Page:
French military leader Napoléon Bonaparte may have spent his life trying to conquer a continent, but that life began and ended on islands.
He was born (as “Napoleone Buonaparte”) on the Mediterranean island of Corsica in 1769 — the same year that France took Corsica from the Republic of Genoa (now part of Italy). He died while in exile on the remote South Atlantic island of Saint Helena in 1821.
In between, Napoléon: attended military school on the mainland, began serving in the French Army, rose to prominence during the French Revolution and the French Revolutionary Wars, became the de facto leader of France in 1799, declared himself Emperor in 1804, and proceeded to build a vast empire via the Napoleonic Wars (1803-1815).
Needless to say, a large number of babies all over the world have been named “Napoleon” since that time.
I don’t want this post to get too crazy, though, so I’ve decided to collect namesakes from just two locations — France and the U.S. — and to stick to the years during which Napoléon was active.
Napoléon’s namesakes in France
Thousands of French babies were named in honor of Napoléon from the mid-1790s to the mid-1810s.
In contrast with namesakes in other countries (like the U.S. and England), most of his French namesakes were given only his first name — not both names — and it was typically combined with one or more traditional French names (e.g., “Louis Napoléon,” “Jean Baptiste Napoléon”).
With that in mind, I went out of my way to find combinations that were a bit more varied…
- Napoléon Baillot, b. 1793 in France
- Jacques Napoléon Desiré Campa, b. 1795 in France
- Napoléon Stéphanie Joseph Therin, b. 1797 in France
- Napoléon Joseph Buttin, b. 1799 in France
- Napoléon-Jean Demeester, b. 1800 in France
- Napoléon Nicolas Senelar, b. 1801 in France
- Guillaume Napoléon Pelletier, b. 1802 in France
- Willebrod Napoléon Désiré Degrave, b. 1803 in France
- Charlemagne Napoléon Lambert, b. 1804 in France
- Napoléon Louis François Richounne, b. 1805 in France
- Napoléon Parfait Furpille, b. 1806 in France
- parfait means “perfect” in French
- Bienaimé Napoléon Le Cagneux, b. 1807 in France
- bienaimé means “beloved” in French
- François Desiré Prosper Napoléon Loiseau, b. 1808 in France
- Napoléon La Paix Lemasson, b. 1809 in France
- la paix means “peace” in French
- Gustave Napoléon Fichet, b. 1810 in France
- Esprit Napoléon Houdry, b. 1811 in France
- esprit means “spirit” in French
- Napoléon Bonaventure Dusautier, b. 1812 in France
- Auguste César Napoléon Decoene, b. 1813 in France
- Napoléon-Etienne Vernoni, b. 1814 in France
- Fructueux Napoléon Artigue, b. 1815 in France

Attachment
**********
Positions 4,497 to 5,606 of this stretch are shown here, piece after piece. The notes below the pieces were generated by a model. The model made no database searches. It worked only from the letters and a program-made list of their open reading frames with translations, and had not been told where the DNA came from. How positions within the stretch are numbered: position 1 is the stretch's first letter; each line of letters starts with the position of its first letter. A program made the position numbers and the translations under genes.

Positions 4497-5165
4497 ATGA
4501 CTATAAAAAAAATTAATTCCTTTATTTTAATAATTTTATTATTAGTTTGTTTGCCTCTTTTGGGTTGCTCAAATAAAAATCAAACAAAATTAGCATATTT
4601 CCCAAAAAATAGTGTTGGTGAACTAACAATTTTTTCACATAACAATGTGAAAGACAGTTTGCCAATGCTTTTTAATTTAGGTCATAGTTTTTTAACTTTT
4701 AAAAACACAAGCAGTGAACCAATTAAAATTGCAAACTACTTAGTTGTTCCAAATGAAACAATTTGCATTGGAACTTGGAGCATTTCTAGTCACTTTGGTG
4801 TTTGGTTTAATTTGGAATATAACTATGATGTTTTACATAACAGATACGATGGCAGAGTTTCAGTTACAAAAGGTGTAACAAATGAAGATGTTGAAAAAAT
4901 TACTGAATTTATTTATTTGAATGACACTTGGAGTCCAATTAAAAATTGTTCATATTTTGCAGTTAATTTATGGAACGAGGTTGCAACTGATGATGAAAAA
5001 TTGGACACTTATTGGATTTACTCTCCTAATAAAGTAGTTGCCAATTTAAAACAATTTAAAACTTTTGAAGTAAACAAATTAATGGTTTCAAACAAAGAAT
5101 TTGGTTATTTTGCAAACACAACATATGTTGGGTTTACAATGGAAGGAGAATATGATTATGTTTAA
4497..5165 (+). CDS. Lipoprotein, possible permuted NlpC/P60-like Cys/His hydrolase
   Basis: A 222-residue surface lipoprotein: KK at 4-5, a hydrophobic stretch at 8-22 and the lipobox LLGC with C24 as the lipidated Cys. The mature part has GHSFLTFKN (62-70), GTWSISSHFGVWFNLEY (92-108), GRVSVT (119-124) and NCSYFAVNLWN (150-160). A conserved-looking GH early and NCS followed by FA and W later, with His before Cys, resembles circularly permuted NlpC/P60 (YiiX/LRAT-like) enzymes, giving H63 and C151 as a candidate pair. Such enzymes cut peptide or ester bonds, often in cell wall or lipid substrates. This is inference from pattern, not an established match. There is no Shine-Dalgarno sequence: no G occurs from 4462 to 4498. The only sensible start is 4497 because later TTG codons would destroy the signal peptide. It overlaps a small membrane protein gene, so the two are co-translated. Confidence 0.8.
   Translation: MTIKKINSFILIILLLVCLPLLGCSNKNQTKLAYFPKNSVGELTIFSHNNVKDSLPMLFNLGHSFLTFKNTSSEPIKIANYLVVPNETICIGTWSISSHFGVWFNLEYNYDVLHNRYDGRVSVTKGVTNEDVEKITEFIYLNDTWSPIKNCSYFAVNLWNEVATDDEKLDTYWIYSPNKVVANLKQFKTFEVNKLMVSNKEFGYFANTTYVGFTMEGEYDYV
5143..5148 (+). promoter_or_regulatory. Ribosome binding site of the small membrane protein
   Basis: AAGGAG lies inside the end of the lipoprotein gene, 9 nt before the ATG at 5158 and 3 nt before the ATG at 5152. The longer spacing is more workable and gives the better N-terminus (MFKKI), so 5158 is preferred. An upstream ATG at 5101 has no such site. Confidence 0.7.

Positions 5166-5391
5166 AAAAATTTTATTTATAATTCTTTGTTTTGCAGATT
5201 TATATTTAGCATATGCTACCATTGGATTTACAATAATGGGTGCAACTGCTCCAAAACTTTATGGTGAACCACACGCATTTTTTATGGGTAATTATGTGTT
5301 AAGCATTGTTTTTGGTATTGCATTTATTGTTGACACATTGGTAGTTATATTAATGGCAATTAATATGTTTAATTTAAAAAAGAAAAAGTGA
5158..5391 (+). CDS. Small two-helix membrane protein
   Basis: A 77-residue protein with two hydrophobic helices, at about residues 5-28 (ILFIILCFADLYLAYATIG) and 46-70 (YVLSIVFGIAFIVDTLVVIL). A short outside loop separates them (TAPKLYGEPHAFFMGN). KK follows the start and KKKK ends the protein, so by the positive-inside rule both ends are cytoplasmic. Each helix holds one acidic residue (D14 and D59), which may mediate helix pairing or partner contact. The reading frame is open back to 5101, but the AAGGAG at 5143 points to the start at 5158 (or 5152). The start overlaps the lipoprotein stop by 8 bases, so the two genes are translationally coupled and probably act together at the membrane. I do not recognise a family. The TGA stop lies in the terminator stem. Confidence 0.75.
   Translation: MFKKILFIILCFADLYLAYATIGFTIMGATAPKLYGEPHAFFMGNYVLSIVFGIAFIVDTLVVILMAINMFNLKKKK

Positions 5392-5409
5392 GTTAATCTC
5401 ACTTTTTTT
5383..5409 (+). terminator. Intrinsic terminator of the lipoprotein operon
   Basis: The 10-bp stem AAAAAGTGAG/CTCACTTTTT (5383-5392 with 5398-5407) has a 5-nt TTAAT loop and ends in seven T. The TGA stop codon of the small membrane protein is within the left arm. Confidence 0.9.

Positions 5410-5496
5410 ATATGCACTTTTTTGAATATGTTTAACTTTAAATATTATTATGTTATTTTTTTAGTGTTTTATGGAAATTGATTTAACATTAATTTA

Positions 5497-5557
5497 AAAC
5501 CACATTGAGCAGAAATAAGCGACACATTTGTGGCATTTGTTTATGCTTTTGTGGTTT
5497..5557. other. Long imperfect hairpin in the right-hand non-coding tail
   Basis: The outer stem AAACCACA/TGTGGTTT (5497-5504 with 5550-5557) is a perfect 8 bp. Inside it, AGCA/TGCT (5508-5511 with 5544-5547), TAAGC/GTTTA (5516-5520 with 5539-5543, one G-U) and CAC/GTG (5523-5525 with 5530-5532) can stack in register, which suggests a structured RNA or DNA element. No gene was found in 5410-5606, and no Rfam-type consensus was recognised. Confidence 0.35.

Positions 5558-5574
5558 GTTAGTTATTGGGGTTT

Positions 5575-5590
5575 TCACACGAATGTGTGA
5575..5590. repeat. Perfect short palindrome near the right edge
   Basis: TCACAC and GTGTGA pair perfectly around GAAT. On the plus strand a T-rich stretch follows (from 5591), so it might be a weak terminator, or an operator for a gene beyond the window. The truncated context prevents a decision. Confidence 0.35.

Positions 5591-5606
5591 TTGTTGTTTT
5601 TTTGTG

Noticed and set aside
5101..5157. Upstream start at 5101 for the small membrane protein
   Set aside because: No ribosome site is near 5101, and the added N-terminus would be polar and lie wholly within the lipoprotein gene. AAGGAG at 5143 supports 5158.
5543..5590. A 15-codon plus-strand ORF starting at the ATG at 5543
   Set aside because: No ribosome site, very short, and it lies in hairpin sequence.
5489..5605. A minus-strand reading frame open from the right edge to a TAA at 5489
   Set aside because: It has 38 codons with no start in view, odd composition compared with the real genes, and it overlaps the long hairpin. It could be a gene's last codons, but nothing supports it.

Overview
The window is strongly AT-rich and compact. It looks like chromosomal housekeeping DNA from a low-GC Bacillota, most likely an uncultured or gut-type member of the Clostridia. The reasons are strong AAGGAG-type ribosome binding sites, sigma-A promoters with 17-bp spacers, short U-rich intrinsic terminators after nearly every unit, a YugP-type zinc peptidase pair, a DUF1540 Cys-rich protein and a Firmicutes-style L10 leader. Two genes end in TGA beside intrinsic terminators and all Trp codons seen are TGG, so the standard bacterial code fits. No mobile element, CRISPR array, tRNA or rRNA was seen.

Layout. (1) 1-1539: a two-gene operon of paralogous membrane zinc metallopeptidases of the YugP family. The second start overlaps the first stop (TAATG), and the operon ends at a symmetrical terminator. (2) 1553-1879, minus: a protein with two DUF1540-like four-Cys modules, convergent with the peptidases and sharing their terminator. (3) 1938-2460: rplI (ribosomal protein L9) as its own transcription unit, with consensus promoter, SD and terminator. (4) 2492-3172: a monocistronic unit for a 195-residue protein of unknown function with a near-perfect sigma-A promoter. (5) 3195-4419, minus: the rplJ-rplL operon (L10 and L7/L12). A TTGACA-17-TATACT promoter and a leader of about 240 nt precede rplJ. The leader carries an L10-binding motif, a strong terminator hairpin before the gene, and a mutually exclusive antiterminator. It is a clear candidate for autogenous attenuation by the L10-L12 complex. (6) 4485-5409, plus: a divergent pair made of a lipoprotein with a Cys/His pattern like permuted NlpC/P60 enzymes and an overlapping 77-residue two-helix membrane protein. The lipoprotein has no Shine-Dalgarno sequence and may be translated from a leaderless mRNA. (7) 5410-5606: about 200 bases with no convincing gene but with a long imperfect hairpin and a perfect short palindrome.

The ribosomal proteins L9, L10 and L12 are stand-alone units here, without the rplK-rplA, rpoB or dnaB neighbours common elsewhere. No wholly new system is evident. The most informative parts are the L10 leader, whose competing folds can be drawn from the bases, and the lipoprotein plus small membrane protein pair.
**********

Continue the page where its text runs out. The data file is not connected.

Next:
- fructueux means “successful” in French
Almost all of the namesakes in this group were boys, but a handful were girls with feminized forms of the name (like Napoléonne, Napoléonide, and Napoléontine).
Several dozen more boys — most of them born early on — were given only the surname:
- Jacques Dominique Bonaparte Venkirch, b. 1796 in France
- Augustin Bonaparte Joseph Galle, b. 1797 in France
- Jean Baptiste Bonaparte Mollard, b. 1798 in France
- Séraphin Adolphe Bonaparte Decorne, b. 1799 in France
- Alexis Sébastien Bonaparte Poirée, b. 1801 in France
Napoléon had usually been called “General Bonaparte” or “citizen Bonaparte” before mid-1802, when the people of France went to the polls to decide: “Should Napoléon Bonaparte be consul for life?” Millions voted yes, and, after that, “he was generally known as Napoléon rather than Bonaparte.”
Napoléon’s namesakes in the U.S.
Napoléon didn’t wage any wars on North American soil (though he did sell a lot of that soil in 1803, when he let go of the Louisiana Territory for $15 million). Nonetheless, U.S. newspapers paid close attention to him:
Americans were clearly impressed by Napoléon’s achievements, judging by the hundreds of U.S. namesakes born in the late 1790s and first decades of the 1800s. Many of these babies received both his first name and his surname:
- Napoleon Bonaparte Coleman, b. 1799 in Kentucky
- Napoleon Bonaparte Roundy, b. 1801 in Vermont
- Napoleon Bonaparte Ward, b. 1802 in North Carolina
- Napoleon Bonaparte Hemenway, b. 1803 in Massachusetts
- Napoleon Bonaparte Taylor, b. 1804, probably in Alabama
- Napoleon Buonaparte Coleman, b. 1805 in Massachusetts
- he had one son named “Dewitt Clinton,” and another named “William Tell“
- Napoleon Bonaparte Hughes, b. 1806 in Maryland